Politics Brings New Turmoil in Haiti

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Kena Betancur / Reuters

A Haitian holds a poster of presidential candidate Michel Martelly during a protest in Port-au-Prince on December 8, 2010

The longstanding credibility issues of Haiti's Provisional Electoral Council (CEP) continued on Tuesday, when it announced preliminary election results that gave second place — and a place on a runoff ballot on January 16 — to President Rene Preval's hand-picked candidate, Jude Celestin. International observer groups maintain that Celestin had, in fact, finished third behind opposition candidate Michel "Sweet Micky" Martelly. After an election marred by widespread reports of fraud, many Haitians took to the streets to make it clear whom they were believing, and it wasn't the CEP.

The resulting wrath, especially among Martelly supporters, led to gunfire and left the streets of Port-au-Prince choked by' roadblocks and burning tires on Wednesday, while the headquarters of the ruling INITE (Unity) Party was set on fire. Preval, widely criticized for his aloof response to January's massive earthquake that killed 230,000 people, called for calm; but the unrest shut down the capital's airport. With more than a million Haitians still homeless after the quake, and with a cholera epidemic so far claiming 2,100 more lives, the nation is in no mood to tolerate what many suspect is government-engineered fraud. "All the money Celestin spent on his campaign, he could have [bought us new homes]," says protester Dadil Jean-Pierre, 21. "INITE has been in power for too long, and they haven't done anything for us with their power."

According to the CEP, opposition candidate Mirlande Manigat, a 70-year-old constitutional law professor and former First Lady, finished first with 31% of the vote, followed by engineer Celestin, 48, with 22.5% and Martelly, 49, with 21.8%. That razor-thin margin, representing fewer than 7,000 votes, has provoked widespread skepticism, since independent organizations such as the European Union-financed National Election Observation Council (CNO), which placed more than 5,500 monitors at 15% of Haiti's polling stations, estimated that Martelly won closer to 25% and Celestin about 20%.

Even the U.S., which contributed $14 million to the election effort, says it's worried that the CEP's results are "inconsistent" with those of credible international watchdogs, and urged that the results reflect "the will of the people". And while the Organization of American States (OAS) and the Caribbean Community (Caricom), which jointly monitored the election, said they considered the vote valid, they warned that the CEP results "are preliminary and therefore not the final word on the outcome of the first round," which are scheduled to be released on Dec. 20.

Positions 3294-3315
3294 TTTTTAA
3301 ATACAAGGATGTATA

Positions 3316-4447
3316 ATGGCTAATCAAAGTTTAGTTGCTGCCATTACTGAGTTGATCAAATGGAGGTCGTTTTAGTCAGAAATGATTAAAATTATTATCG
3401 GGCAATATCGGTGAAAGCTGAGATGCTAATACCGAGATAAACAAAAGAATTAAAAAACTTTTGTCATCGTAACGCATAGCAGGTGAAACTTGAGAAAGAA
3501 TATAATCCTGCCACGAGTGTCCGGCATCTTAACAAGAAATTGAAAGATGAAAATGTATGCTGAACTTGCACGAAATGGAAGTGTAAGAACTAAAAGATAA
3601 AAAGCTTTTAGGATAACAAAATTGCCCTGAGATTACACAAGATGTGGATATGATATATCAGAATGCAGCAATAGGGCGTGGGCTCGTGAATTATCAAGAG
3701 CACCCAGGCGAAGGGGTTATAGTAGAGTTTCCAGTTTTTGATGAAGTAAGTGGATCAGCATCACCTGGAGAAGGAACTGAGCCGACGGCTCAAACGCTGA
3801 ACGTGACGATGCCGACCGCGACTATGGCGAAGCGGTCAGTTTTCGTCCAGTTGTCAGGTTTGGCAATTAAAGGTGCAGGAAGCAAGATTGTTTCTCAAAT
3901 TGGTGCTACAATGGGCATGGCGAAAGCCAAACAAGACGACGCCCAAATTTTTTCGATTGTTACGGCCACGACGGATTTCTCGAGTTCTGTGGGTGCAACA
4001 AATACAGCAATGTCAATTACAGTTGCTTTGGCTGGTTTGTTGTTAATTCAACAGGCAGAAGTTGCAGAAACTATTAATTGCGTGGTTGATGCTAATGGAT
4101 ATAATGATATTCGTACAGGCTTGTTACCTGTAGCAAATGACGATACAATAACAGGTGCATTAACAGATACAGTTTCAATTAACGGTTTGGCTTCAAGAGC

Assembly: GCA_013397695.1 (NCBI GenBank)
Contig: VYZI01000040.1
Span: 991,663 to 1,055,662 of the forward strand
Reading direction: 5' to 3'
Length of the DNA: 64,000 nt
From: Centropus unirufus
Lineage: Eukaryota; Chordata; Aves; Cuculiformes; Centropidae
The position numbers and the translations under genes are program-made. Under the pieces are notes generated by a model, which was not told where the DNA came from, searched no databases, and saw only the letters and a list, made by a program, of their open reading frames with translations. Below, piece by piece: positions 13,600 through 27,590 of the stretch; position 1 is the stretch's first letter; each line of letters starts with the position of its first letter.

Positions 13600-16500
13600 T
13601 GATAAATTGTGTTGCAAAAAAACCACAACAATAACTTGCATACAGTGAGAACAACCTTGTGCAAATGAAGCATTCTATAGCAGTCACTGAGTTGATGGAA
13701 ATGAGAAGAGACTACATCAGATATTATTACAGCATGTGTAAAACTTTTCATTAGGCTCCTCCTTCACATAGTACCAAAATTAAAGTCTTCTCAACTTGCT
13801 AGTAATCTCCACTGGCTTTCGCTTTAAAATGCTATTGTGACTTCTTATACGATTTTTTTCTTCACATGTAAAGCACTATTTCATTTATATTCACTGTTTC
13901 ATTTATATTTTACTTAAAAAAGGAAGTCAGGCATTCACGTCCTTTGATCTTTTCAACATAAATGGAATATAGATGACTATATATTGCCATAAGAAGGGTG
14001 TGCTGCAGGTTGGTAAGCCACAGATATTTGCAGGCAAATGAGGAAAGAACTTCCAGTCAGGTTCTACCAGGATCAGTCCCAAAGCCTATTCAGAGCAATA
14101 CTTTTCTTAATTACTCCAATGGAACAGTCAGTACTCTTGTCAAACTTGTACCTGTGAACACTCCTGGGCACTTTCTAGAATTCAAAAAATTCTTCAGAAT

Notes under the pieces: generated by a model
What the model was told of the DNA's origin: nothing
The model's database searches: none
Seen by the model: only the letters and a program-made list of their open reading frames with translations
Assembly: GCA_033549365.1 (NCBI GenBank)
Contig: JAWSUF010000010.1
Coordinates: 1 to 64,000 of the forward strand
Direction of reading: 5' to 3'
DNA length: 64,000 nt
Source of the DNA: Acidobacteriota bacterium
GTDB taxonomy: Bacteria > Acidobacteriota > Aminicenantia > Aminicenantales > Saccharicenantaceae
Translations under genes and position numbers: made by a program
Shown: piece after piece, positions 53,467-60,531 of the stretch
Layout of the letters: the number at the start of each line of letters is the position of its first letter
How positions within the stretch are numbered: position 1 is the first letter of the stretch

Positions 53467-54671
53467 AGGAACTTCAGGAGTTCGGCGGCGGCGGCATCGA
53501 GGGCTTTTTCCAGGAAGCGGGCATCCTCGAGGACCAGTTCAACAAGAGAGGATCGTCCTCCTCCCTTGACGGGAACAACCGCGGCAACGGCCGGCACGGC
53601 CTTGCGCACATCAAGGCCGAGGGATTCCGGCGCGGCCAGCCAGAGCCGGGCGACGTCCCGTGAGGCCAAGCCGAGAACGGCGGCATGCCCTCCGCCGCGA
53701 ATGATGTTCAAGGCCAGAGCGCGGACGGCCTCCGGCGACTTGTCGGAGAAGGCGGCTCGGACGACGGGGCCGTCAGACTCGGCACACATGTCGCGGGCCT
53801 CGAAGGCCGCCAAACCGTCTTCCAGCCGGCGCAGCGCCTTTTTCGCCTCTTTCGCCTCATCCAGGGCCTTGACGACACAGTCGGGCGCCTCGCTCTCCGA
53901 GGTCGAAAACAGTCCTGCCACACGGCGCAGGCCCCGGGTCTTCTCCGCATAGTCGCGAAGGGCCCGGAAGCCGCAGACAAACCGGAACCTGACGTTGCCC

Since none of the 19 candidates won a 50%-plus-one majority in the first round on Nov. 28, a runoff between Manigat and the No. 2 candidate, either Celestin or Martelly, will be staged in the New Year. But on Wednesday, Port-au-Prince was awash with rumors that because of the controversy, the CEP may now call for a three-candidate runoff — something Martelly and his backers rejected as a ploy to keep Celestin's candidacy alive in spite of the international observers' reports. The CEP would not comment; but its director, Pierre-Louis Opont, conceded that the government will have to be more vigilant against "irregularities" during the runoff. (The runoff issue is a sensitive one in Haiti, since election officials refused to hold a second round in the last presidential election, in 2006, even though Preval did not really win a first-round majority.)

Many Haitians were already upset with the CEP for disqualifying popular Haitian-American hip-hop singer and philanthropist Wyclef Jean from the presidential race last summer, insisting he hadn't met residency requirements although he's a Haitian citizen. Martelly, himself a former pop music star and a Wyclef friend, encouraged his supporters in a radio address to protest peacefully against the alleged fraud. "The international community says it's our right," he insisted. But many of the protests have turned violent. Gunshots were heard echoing throughout the capital Tuesday night, though no deaths were reported.

Jean Francois Vezina, a police spokesman for the U.N. Stabilization Mission in Haiti (MINUSTAH), acknowledges that protests are erupting all over the country and are growing in scale. But he says most demonstrators have been relatively benign. "The protests are not really violent," Vezina told TIME. "Some protesters throw stones or block the roads with cars or burning tires. But the security situation can change rapidly here." There were unconfirmed reports of two protest-related deaths in the southwestern city of Les Cayes, where government buildings had been attacked and set ablaze. Businesses and schools in Port-au-Prince, meanwhile, remained closed.

Not surprisingly, given earthquake recovery and cholera vigilance, only about 1 million of Haiti's 4.7 million registered voters turned out to vote — and those who did often couldn't find the right polling station to cast their ballots. Still, the election is a crucial one for Haiti, since its next leader will oversee some $10 billion in earthquake recovery funds from the U.S. and international donor community.